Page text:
That's a good point Dylan, and now that I think about it they might also want to use DVCAM standard definition mode if they have Z1's (although the FX1 doesn't have that option).

If downconverting in software, consider the rendering time needed and also the fact that you need twice the disk space since you'll be storing both the HDV and DV versions.
Boyd Ostroff is offline   Reply With Quote
Old March 20th, 2007, 02:50 PM   #6
Inner Circle
 
Join Date: Nov 2005
Location: Elk Grove CA
Posts: 6,838
Followup. One thing I sometimes forget to do is if I am going to keep the resulting DV file interlaced, you need to select "lower field first" in the encoding options.
__________________
Chris J. Barcellos
Chris Barcellos is offline   Reply With Quote
Old March 20th, 2007, 05:24 PM   #7
Major Player
 
Join Date: Nov 2004
Location: Canada
Posts: 547
A while back I did some HDV stress tests to try and demonstrate situations where DV would produce better results than HDV. Basically, there are none, because the data rate is the same.

At its very worst, long GOP MPEG-2 downsampled to DV looks no worse than DV. In almost all situations, long GOP MPEG-2 looks better.

I wouldn't downsample to the DV codec though. Downsampling to something like DVCPRO-50 would be a lot better.

-Steve
Steven White is offline   Reply With Quote
Old March 21st, 2007, 05:14 AM   #8
Major Player
 
Join Date: Feb 2004
Location: France
Posts: 578
Hi there

I've been comparing several ways of getting decent SD footage from the HDV original... but my major issue with all the software solutions is the "time" factor...

To import the HDV, save out to SD by which ever method I tried took a long time... And this before I started editing... and all this for an SD DVD.

There was a very marginal, to my eyes, improvement in the best SD I could get with my software over the camera down convertion. But took a while to get..
This has lead me to the conclusion that while we can't supply HD to the punter, I'm better off using the camera to down convert, it is so much faster, as are the render times for the footage in SD.

When I get my new Dual core with loads of gigs of ram, I'll probably review this situation.

cheers
Gareth
Gareth Watkins is offline   Reply With Quote
Old March 21st, 2007, 01:46 PM   #9
Major Player
 
Join Date: Oct 2005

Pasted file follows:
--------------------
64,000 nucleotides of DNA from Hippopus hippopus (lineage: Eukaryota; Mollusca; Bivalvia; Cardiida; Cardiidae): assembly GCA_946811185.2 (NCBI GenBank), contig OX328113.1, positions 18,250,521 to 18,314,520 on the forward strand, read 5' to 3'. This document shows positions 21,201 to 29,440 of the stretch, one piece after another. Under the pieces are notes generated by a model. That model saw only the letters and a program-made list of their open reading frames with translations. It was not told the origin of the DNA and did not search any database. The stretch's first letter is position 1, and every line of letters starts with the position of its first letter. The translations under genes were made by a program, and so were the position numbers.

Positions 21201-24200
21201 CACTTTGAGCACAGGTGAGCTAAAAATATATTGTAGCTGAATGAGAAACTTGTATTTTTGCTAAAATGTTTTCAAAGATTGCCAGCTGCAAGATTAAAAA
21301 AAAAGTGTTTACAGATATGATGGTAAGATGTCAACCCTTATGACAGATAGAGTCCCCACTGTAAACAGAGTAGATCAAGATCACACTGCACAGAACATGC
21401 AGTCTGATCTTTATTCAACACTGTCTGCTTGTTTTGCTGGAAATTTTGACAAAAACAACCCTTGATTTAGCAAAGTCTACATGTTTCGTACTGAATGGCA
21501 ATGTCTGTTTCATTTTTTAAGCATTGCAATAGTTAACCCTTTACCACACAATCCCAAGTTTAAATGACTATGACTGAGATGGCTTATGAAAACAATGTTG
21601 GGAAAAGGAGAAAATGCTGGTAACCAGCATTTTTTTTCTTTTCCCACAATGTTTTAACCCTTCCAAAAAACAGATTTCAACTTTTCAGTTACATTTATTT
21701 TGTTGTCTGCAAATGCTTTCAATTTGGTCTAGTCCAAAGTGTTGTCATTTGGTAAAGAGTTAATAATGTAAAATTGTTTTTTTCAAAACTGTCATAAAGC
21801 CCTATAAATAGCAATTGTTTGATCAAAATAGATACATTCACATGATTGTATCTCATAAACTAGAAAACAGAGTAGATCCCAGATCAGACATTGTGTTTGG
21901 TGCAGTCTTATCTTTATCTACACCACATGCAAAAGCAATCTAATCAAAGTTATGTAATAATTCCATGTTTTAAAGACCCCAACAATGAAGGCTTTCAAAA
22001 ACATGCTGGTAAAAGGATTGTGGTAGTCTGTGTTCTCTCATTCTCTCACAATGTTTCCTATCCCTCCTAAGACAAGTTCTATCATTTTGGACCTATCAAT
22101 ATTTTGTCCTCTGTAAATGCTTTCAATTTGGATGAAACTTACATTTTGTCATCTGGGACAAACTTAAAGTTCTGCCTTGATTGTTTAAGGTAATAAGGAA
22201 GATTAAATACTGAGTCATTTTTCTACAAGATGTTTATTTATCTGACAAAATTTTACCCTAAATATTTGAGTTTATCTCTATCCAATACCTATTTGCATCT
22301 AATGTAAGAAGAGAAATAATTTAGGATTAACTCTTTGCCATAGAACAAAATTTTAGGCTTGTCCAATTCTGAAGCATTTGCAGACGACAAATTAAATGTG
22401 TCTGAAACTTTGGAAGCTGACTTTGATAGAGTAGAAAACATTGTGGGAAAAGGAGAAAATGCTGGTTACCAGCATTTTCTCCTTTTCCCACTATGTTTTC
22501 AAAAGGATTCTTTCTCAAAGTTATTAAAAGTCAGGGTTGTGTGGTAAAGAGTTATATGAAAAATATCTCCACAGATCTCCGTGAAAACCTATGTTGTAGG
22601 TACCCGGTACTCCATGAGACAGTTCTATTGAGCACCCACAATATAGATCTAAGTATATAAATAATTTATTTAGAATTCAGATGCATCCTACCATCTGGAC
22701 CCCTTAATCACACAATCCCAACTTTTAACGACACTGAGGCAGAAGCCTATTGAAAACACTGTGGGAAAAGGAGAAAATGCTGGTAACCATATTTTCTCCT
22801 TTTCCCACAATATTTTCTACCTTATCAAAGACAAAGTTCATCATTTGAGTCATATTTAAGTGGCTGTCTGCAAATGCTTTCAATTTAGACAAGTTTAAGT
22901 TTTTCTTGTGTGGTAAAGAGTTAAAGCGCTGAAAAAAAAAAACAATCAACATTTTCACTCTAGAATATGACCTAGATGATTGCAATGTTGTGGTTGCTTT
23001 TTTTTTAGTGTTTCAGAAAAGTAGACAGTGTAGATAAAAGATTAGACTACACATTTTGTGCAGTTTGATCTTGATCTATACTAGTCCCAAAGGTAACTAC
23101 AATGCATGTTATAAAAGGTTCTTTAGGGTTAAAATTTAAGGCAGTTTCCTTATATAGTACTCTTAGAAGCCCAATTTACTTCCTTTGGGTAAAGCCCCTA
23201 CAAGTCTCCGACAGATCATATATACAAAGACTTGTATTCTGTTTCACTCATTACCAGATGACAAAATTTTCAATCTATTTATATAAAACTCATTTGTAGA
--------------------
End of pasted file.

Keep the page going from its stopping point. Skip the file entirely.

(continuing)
Location: Hillsborough, NC, USA
Posts: 968
Here's an experiment you can try:

With the camcorder hooked up to your computer and with a tape in, record to HDV on tape but capture the down-converted DV output to disk (1).

Now, play the tape back and capture to disk - again as down-converted DV from the camcorder (2).

Finally, capture the tape in HDV to disk (3).

Now, on the PC, convert the HDV to SD DV and compare to the two DV captures (1) and (2).

I would expect that (1) would be the best - since it should have been generated from the equivalent of I-frame only video. (2) and (3) have to be created from GOP sequences.
John Miller is offline   Reply
Reply

DV Info Net refers all where-to-buy and where-to-rent questions exclusively to these trusted full line dealers and rental houses...

Professional Video
(800) 833-4801
Portland, OR

B&H Photo Video
(866) 521-7381
New York, NY

Z.G.C.
(973) 335-4460
Mountain Lakes, NJ

Abel Cine Tech
(888) 700-4416
N.Y. NY & L.A. CA

Precision Camera
(800) 677-1023
Austin, TX

DV Info Net also encourages you to support local businesses and buy from an authorized dealer in your neighborhood.
  You are here: DV Info Net > Sony XAVC / XDCAM / NXCAM / AVCHD / HDV / DV Camera Systems > Sony HDV and DV Camera Systems > Sony HVR-Z1 / HDR-FX1

Thread Tools Search this Thread
Search this Thread:

Advanced Search

 



Google
 

All times are GMT -6. The time now is 05:18 AM.


DV Info Net -- Real Names, Real People, Real Info!
1998-2017 The Digital Video Information Network